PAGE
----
Syrian President Bashar al-Assad and his Russian ally Vladimir Putin Sunday chalked up a major victory with the capture of the ancient city of Palmyra in Syria's central desert from Islamic State jihadists.
An overnight onslaught by troops and militiamen backed by Russian airstrikes finally drove the militants out of the oasis city after ten months, during which they destroyed some of its most famous monuments and turned others into a backdrop for gory executions.
Al-Assad hailed the city’s recapture as a major victory and "evidence of the success of the strategy of the Syrian army and its allies in the war against terrorism.”
Al-Assad also seized the breakthrough to take a swipe at Washington, which has repeatedly called for his departure. He contrasted his force's recapture of Palmyra with what he calls a "lack of seriousness of the alliance [against Islamic State extremists] led by the United States."
The US-led alliance has achieved only "paltry results," al-Assad told a visiting French delegation, according to state news agency SANA.
The highly symbolic victory is the most significant advance by government forces against Islamic State since Russian airstrikes - criticized by Western countries for their impact on more mainstream rebels - were launched in September.
It brings the Syrian army and its militia allies back into the heart of the Syrian desert, a strategic position that helped the jihadists of Islamic State attack government-held territory at multiple points.
Putin phoned al-Assad to congratulate him on retaking Palmyra, a Kremlin spokesman said.
Despite the partial withdrawal of the Russian military from Syria, Moscow will continue to assist Damascus in fighting terrorists, Putin’s spokesman Dmitry Peskov said.
Al-Assad then responded by saying that "successes like the liberation of Palmyra [would be] impossible without Russia's help."
According to the Russian Defence Ministry, Russia assisted with the city's recapture by deploying fighter jets in 40 missions that bombed 120 targets.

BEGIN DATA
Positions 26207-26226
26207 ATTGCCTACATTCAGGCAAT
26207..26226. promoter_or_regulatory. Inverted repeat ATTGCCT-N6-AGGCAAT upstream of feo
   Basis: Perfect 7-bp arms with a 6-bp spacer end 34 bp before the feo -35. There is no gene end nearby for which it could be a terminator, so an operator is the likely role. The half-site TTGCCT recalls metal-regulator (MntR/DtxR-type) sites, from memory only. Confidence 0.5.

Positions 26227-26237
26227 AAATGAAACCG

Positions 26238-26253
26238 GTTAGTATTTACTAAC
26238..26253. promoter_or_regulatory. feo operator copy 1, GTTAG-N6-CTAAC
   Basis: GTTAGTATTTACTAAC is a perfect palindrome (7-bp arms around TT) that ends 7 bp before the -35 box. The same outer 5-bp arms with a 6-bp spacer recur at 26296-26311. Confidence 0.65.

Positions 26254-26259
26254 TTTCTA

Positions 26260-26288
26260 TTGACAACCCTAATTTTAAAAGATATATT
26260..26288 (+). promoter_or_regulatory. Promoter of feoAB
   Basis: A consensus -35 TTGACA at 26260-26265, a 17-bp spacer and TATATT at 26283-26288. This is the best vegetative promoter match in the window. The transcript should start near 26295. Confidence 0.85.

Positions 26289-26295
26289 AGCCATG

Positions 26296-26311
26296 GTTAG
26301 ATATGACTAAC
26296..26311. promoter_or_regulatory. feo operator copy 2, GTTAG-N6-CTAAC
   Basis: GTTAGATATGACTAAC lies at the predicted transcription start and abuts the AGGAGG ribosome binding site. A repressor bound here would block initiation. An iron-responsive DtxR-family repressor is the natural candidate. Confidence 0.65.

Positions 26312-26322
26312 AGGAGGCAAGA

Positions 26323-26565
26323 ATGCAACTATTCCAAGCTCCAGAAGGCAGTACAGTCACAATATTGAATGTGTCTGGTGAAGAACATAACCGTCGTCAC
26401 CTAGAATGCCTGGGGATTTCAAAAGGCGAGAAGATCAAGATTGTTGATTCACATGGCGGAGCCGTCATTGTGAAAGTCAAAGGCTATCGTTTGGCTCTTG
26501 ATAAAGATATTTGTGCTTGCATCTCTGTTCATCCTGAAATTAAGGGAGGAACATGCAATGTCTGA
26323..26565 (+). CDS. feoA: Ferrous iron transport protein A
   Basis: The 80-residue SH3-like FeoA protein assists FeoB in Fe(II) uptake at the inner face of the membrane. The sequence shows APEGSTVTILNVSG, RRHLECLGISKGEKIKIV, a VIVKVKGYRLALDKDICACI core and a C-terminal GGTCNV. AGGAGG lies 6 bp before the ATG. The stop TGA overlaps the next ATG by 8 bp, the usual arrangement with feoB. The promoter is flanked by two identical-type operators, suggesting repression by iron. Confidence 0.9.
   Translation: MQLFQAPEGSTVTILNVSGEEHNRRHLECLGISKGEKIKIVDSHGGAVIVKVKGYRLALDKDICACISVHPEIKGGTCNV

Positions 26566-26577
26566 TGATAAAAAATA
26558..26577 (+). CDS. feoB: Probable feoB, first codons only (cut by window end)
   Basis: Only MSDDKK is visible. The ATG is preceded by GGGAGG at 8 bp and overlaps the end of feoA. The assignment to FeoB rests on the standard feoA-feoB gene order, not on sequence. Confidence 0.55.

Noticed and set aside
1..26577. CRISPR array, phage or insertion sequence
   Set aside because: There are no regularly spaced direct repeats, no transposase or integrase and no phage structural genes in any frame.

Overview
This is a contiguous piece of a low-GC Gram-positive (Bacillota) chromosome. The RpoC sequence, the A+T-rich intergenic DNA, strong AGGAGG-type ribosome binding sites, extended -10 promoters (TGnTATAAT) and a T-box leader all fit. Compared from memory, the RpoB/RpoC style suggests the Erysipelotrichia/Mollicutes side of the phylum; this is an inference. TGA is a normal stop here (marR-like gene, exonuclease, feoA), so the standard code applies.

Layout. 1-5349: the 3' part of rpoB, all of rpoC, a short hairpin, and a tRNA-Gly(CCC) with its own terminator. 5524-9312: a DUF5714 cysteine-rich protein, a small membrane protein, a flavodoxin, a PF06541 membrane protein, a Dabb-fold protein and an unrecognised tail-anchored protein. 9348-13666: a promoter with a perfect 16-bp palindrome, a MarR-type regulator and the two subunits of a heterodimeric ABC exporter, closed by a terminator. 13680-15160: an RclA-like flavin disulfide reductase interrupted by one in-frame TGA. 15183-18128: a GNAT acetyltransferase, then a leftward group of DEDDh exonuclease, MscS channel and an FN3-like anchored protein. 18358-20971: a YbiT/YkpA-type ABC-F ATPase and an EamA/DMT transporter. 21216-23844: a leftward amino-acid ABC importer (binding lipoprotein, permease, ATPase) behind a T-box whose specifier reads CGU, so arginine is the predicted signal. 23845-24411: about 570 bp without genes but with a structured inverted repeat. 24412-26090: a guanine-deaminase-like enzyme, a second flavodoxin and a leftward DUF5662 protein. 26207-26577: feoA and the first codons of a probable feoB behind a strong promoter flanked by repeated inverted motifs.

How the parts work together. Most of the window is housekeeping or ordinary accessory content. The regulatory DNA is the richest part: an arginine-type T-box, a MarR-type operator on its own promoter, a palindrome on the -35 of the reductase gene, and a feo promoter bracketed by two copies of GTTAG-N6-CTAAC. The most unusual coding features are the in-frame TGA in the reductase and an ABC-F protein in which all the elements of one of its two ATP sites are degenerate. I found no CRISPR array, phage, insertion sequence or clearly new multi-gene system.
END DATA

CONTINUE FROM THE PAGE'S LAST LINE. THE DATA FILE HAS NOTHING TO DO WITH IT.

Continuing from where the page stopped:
Within 24 hours, around 80 terrorists were killed, and ammunition depots, tanks and large-caliber artillery were destroyed.
The Syrian army, in a bullish statement, said the victory at Palmyra would be a launching pad for wider attacks towards Deir al-Zour - where a beleaguered garrison has held out in the last government enclave in the east of the country for over two years - and north-east towards Islamic State's de facto capital of al-Raqqa.
Russia also wants to assist the Syrian government in clearing the city of mines.
Pescov said that the city's preservation is important for its status as a World Cultural Heritage site.
Putin spoke with UNESCO chief Irina Bokova, who agreed to keep Moscow informed about the plan to restore Palmyra's destroyed monuments and artifacts.
Palmyra's colonnaded main street, a UNESCO World Heritage site, whose triumphal arch was among the landmarks blown up by Islamic State jihadists after they took the city in May, appeared largely undamaged in footage shown by Syria’s al-Ikhbariya state television.
The pro-opposition Syrian Observatory for Human Rights, quoting "multiple reliable sources," said that Islamic State fighters in the city had received orders from their leadership in the north-eastern city of al-Raqqa to withdraw.
The final overnight assault was accompanied by heavy air raids by Russian and Syrian forces as well as artillery shelling and rocket fire, the Observatory said. The Britain-based watchdog added that there were still sounds of gunfire in the east of the city as troops battled militants who had insisted on staying behind and "fight until death."
Explosions, caused by car bombings and suicide attacks, were heard in and on the outskirts of the city, the Observatory said. The attacks were carried out by Islamic State insurgents, it added, without reporting specific casualties.
The three weeks of battles for Palmyra culminating in the regime victory cost the lives of at least 400 Islamic State fighters and 180 government troops and allied militiamen, according to the Observatory.
Syria's head of antiquities, Maamoun Abdulkarim, said that specialist teams would be sent within days to assess the damage to Palmyra's ruins, which date back to the first three centuries AD, when the city was a powerful centre on trade routes through the Syrian desert.
Islamic State is known to have destroyed the main religious site, the Temple of Bel, the city's symbolic triumphal arch, and most of the tower tombs that stood on its outskirts.
The temples of Bel and Baal-Shamin would be rebuilt "in a manner that preserves their historical identity," using the original stones where possible, Abdulkarim told SANA.
The Syrian authorities would work in cooperation with international bodies including UN cultural agency UNESCO, he added.